A Guide to Working with a Design Creative

Get the most from your designers, know how they work, think and behave to get the most out of them.

Working with designers always seems like a hit and miss task for any business. It’s important to be able to trust and know that your designer is going to be able to understand and convey your brief visually while maintaining your vision for the overall project.

Many designers get lumped into the realms of being branding as a bad designer by clients, while designers are doing the same to clients. Often, more times than not, it is just a misunderstanding of the two parties.

So, how do we avoid this and make sure that every time we talk with a designer or client that we deliver the best that we can?

Try to be visual about your ideas

One of the main things we see go wrong is when someone tried to explain their visual ideas without anything visual. Most people, including some creatives, do not think visually or often use the right words to explain their intention.

Show some examples of what you do and don’t like to the designer, try to explain what you do and don’t like about what you are showing them. This will give the designer an really good understanding of what you are expecting from them.

Don't ask them to copy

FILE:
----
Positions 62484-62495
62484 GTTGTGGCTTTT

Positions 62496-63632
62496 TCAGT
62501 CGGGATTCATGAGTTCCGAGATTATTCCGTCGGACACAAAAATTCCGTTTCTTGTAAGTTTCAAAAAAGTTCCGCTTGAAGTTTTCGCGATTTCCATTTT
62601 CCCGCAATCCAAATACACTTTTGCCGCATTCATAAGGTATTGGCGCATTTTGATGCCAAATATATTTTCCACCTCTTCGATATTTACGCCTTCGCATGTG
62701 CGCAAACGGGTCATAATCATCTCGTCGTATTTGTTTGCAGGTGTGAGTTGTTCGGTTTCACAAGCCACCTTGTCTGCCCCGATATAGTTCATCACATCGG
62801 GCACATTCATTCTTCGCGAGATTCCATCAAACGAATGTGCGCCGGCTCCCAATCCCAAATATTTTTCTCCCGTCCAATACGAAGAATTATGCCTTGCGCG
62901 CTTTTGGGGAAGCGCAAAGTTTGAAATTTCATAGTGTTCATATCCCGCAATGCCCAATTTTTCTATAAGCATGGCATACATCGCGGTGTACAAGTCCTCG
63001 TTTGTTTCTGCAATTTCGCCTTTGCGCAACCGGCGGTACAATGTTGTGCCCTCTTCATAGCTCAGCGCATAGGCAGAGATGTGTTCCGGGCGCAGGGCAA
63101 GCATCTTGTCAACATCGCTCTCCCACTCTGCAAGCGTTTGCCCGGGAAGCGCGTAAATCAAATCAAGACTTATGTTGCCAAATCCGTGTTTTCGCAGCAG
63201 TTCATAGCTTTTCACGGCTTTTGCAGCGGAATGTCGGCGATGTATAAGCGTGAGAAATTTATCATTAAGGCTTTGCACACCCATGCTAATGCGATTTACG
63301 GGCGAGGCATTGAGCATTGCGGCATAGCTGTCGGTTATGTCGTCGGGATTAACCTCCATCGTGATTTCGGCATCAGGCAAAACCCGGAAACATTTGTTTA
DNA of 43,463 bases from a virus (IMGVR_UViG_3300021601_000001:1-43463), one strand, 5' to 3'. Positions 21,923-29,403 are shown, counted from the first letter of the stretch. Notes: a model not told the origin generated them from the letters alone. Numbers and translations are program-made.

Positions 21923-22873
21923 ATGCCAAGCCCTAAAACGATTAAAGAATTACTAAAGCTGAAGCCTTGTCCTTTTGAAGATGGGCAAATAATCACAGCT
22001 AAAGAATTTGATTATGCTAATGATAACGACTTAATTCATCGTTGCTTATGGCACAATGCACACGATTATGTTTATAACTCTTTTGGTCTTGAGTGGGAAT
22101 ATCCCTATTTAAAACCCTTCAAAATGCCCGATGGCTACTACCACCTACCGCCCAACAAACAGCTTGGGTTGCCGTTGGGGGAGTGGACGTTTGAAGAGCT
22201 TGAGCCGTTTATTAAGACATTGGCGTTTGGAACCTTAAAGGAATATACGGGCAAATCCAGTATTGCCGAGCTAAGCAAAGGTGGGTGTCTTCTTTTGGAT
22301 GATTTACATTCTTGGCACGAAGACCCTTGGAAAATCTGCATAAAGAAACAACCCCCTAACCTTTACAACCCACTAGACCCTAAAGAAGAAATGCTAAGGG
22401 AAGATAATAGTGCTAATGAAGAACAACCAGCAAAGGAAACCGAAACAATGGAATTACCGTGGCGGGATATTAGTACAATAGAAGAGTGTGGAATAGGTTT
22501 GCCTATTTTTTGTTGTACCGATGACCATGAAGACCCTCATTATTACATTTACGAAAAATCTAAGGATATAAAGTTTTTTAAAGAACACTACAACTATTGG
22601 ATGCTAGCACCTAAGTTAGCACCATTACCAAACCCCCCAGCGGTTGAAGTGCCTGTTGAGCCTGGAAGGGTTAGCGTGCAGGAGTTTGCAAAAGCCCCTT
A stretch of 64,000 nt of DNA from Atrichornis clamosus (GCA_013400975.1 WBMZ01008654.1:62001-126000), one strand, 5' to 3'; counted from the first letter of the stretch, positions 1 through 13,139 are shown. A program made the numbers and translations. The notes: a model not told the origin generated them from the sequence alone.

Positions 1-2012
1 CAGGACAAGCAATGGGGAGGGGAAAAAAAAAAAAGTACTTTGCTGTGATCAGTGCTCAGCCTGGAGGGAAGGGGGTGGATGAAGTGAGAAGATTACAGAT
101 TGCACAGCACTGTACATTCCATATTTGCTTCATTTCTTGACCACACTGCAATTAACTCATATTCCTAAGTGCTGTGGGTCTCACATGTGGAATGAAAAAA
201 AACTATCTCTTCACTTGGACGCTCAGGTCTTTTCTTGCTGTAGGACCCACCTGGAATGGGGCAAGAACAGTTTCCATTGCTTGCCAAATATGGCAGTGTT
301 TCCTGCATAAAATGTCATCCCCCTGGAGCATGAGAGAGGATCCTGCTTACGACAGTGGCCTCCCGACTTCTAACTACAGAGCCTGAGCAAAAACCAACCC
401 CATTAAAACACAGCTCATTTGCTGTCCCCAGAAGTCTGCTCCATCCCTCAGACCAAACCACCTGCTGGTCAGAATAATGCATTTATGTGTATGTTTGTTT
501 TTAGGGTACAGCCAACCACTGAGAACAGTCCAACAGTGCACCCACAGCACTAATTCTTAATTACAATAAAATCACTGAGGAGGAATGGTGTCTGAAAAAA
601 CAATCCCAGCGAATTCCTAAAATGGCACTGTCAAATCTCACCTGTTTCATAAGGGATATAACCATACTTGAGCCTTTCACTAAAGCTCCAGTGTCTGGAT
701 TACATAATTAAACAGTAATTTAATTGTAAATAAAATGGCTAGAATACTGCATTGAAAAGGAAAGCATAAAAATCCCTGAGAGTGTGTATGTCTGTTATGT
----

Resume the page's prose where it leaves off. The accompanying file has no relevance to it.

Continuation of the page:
Please, for the love of god, do not ask a designer to create something “just like this” or “Think Apple”, “Think Google”. Firstly, you are not these other brands and so you should have your own unique identity and qualities you want to portray.

If you have a strong brand or are creating one, a designer will take this and create your project around this.

Supply your copy

Designers are designers, writers are writers, proofreaders are proofreaders. Don’t expect your designer to write your text for you, and don’t expect them to proofread that text for you either. You should supply a complete copy to your designer, and it should already be approved and proofread.

Talk to your designer about how much space you have, or want for copy. They will be able to give you a good idea of the maximum length to fit the copy comfortably within the design.

Finally, be realistic about the length of your text. Don’t ask a designer to create a 1/4 advert for you and supply three full A4 pages of copy and expect it to fit. It may seem obvious but it happens.

Be open, honest & respectful

If something isn’t working, the design just isn’t looking right or you need to change direction, be open and honest with the designer as soon as possible.

Designers are more than happy to make revisions, they don’t take constructive feedback personally and should be more than happy to accommodate or make recommendations to any questions, revisions or aspects of the design.

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